How The Use Of Five Words Can Increase Your Fundraising

Posted on April 30, 2012 in Entrepreneurship

By Nakul Arora:

Raising money is a big concern for any NGO operating today; it gets bigger and bigger as the NGO’s needs increases and the donors become more cautious with increasing funds. For a successful raise, the non-profit other than being accountable and transparent in its operations also has to keep the potential donors happy by ensuring, though in a subtle way, that the money they are giving is being utilized for the right purposes. Thus, it’s very essential for the NGO to communicate properly and with the right intent with the donors for there is always a risk of it irritating the donors with the use of inappropriate language or being too direct in its approach.

The use of the right language in communication with donors was recently further highlighted with a research that focussed on finding out the impact that a particular set of words had while used in conversation with potential donors. This research, conducted at Indiana University, focussed on the usage of the five words: caring, compassionate, friendly, kind and helping, to thank the potential supporters who were calling in for considering support to a charity drive being run by a local radio station. The volunteers attending the calls were instructed to use one of the five words while thanking the caller for considering giving donation.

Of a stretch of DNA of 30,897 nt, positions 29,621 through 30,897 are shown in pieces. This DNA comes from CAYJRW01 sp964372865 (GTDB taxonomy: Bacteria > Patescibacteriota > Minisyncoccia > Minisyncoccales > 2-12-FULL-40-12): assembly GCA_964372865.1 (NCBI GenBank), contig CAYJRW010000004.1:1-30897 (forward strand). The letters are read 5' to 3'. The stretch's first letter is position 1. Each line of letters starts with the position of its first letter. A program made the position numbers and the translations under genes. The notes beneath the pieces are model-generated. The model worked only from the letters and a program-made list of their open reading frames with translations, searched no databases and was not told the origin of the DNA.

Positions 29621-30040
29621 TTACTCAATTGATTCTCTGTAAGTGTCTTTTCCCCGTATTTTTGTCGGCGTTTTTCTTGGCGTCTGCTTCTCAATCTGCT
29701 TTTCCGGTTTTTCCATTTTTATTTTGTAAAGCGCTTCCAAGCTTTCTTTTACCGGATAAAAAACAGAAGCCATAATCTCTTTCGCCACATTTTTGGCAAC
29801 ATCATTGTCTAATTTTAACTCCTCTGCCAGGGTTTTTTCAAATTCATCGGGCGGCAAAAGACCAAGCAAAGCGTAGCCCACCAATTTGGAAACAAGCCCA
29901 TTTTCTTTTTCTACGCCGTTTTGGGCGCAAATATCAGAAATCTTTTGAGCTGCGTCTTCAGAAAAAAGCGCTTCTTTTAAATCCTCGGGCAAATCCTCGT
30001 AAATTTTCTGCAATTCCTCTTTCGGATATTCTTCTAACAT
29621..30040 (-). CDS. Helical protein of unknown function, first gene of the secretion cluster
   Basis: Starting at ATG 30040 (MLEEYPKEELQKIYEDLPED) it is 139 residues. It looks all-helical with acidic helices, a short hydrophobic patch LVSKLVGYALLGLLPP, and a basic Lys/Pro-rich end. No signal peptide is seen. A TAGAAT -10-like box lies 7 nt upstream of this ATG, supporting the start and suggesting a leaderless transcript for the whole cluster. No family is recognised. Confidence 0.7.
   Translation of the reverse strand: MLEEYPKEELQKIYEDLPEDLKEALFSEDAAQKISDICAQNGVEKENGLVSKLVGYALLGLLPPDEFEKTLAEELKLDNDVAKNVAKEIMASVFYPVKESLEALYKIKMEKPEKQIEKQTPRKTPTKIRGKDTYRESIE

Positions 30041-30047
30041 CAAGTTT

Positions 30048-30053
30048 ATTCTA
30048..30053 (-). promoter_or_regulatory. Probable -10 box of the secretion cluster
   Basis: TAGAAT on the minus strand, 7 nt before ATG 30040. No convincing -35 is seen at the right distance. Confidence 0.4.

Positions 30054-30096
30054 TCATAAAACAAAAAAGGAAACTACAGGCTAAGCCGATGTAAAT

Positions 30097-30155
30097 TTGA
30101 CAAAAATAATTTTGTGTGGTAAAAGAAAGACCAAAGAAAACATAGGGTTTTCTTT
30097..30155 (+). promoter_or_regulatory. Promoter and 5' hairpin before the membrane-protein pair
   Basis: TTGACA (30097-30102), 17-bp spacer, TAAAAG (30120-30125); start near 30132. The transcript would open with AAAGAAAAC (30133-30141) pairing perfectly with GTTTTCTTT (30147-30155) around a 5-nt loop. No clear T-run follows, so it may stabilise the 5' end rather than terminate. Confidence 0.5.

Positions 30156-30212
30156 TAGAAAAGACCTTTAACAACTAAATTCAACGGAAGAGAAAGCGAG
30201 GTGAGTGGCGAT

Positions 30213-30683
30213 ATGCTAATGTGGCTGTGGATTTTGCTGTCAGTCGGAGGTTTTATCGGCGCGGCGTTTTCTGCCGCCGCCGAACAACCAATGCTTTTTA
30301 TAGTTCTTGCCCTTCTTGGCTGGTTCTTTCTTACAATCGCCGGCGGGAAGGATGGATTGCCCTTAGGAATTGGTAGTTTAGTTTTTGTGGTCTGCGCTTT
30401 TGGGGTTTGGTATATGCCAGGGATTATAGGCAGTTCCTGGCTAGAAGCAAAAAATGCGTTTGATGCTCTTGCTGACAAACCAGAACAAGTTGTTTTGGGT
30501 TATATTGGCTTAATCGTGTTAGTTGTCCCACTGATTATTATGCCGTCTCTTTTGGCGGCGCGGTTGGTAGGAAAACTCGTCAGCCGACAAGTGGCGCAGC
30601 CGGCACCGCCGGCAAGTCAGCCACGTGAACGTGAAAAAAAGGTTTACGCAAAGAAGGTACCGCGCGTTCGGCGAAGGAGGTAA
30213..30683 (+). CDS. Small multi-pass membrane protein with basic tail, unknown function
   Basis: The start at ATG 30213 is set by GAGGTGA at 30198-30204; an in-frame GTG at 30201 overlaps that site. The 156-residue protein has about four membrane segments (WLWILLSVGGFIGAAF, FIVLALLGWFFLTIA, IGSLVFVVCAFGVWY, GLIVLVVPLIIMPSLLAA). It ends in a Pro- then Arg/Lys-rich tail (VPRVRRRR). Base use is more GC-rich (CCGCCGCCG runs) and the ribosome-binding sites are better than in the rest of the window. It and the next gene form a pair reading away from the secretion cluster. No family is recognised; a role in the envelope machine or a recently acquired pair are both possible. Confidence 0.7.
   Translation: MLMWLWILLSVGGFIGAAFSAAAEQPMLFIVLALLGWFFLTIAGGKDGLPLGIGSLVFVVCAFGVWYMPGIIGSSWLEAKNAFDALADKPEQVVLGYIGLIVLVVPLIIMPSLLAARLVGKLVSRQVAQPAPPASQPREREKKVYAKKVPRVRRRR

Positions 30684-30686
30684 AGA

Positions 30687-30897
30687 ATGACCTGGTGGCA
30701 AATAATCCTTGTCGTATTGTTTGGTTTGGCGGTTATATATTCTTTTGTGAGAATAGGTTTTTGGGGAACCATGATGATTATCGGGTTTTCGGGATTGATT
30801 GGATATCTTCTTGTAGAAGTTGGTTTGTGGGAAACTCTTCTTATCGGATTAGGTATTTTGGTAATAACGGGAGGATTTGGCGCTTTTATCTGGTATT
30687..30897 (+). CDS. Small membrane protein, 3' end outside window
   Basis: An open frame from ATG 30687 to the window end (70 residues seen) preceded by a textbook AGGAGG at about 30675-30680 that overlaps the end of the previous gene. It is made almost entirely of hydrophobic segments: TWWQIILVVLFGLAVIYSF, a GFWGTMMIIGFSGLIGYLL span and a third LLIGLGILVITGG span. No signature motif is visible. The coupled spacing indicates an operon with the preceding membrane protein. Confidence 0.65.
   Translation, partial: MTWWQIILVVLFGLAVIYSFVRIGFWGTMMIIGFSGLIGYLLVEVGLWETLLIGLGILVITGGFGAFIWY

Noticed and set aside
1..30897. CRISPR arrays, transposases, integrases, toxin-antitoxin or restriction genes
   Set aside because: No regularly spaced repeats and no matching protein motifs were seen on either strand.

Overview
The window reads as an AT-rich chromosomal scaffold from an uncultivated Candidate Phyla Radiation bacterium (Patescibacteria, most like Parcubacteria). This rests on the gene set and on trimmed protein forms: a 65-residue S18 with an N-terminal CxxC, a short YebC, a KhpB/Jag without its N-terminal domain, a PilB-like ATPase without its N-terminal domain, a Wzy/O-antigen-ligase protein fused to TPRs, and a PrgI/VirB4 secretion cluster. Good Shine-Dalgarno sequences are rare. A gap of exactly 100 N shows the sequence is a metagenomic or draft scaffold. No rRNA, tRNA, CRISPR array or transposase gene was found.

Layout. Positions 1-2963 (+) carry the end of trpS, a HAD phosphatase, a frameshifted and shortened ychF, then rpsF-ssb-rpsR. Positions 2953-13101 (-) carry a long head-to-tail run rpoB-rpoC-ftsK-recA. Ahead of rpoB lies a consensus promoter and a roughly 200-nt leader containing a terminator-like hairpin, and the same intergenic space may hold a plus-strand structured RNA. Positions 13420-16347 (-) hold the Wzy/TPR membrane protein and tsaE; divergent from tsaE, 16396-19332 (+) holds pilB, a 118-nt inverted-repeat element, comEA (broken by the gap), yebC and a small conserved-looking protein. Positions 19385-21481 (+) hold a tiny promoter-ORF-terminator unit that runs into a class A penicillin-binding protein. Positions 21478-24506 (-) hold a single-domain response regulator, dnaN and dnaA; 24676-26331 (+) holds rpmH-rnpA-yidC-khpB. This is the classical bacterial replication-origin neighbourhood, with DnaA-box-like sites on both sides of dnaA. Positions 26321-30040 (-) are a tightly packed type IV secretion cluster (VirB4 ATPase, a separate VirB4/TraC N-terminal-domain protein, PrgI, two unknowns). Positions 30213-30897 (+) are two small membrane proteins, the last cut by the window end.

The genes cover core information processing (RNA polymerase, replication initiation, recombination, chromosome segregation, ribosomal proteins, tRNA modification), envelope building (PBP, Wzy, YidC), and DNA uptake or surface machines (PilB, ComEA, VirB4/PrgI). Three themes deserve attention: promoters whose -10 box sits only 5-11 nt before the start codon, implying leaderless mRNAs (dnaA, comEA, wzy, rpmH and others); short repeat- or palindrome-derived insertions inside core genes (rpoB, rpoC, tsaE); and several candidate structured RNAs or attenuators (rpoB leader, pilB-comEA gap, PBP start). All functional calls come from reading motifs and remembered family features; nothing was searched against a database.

The results of the research showed a positive response, for the woman who heard the use of at-least one of these words in their ‘thank you’ ended up donating at an average of around 100$ whereas the woman who received a normal thank you, donated a bit less, at an average of 83$. What’s more interesting to observe was the fact that such words only influenced women donors and had almost no impact on male donors. Also, Ms. Shang, assistant professor at Indiana University and the person behind this research, further states that use of subtle language, which appeals to their compassion, in communication with potential donors increases the prospects of a higher fund-raise. This research has stirred up conversations within the philanthropic community in America, on the potential impact of certain words on a donor’s generosity and how can this be used by a fund-raiser to his/her benefit. It will be interesting to see how this shapes out in the future!